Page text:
SINCE THE NSA’S infamous Stuxnet malware started exploding Iranian centrifuges, hacker attacks that disrupt big, physical systems have moved out of the realm of Die Hard sequels and into reality. As those attacks evolve, the cybersecurity community has started to move beyond the question of whether hacks can impact physical infrastructure, to the more chilling question of exactly what those attacks might accomplish. Judging by one proof-of-concept demonstration, those attacks could come in more insidious and unexpected forms than defenders expect.In a talk at the Black Hat security conference Thursday, Honeywell security researcher Marina Krotofil showed one example of an attack on industrial systems meant to drive home just how surreptitious the hacking of so-called cyberphysical systems—physical systems that can be manipulated by digital means—might be. With a laptop connected to a $50,000, 610-pound industrial pump, she showed how a hacker could leverage a hidden, highly destructive weapon on that massive machine: bubbles.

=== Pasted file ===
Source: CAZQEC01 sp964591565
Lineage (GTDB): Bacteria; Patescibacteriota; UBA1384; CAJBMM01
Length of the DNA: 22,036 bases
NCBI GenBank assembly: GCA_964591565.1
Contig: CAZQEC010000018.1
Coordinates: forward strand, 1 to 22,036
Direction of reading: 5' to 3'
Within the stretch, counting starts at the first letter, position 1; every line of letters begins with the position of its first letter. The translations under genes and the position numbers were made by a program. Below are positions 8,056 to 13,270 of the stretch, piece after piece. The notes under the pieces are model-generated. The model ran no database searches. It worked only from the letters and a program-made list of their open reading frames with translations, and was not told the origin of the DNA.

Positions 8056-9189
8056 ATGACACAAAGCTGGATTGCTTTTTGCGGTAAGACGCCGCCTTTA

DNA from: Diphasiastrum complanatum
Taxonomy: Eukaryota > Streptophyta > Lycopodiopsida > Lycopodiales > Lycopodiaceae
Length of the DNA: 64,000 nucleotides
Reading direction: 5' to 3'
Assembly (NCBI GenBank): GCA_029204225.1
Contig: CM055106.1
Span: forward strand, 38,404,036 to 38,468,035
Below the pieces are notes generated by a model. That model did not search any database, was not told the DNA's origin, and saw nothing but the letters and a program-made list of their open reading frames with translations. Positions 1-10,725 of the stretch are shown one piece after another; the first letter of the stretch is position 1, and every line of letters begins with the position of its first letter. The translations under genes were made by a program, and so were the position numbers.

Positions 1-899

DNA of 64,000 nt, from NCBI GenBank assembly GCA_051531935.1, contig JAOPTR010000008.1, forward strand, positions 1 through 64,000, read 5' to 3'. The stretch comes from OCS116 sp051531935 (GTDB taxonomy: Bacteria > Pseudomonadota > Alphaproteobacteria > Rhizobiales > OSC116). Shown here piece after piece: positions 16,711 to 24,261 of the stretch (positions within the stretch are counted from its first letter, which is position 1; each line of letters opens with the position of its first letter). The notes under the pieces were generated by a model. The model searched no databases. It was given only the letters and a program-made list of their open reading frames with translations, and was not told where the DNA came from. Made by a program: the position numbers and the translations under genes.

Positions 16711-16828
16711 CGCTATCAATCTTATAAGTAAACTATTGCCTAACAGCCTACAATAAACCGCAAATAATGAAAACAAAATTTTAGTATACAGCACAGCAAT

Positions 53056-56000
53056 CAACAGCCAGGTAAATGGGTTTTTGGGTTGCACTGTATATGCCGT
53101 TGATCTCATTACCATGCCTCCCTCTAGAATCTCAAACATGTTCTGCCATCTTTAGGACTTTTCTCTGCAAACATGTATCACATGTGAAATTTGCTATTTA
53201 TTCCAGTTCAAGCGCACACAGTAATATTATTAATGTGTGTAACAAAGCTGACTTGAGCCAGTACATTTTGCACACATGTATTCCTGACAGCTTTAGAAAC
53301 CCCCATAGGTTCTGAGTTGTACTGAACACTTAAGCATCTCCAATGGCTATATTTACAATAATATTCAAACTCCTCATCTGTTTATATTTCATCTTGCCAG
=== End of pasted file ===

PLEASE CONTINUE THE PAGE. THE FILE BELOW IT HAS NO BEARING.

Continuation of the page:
How Hackers Can Use ‘Evil Bubbles’ to Destroy Industrial Pumps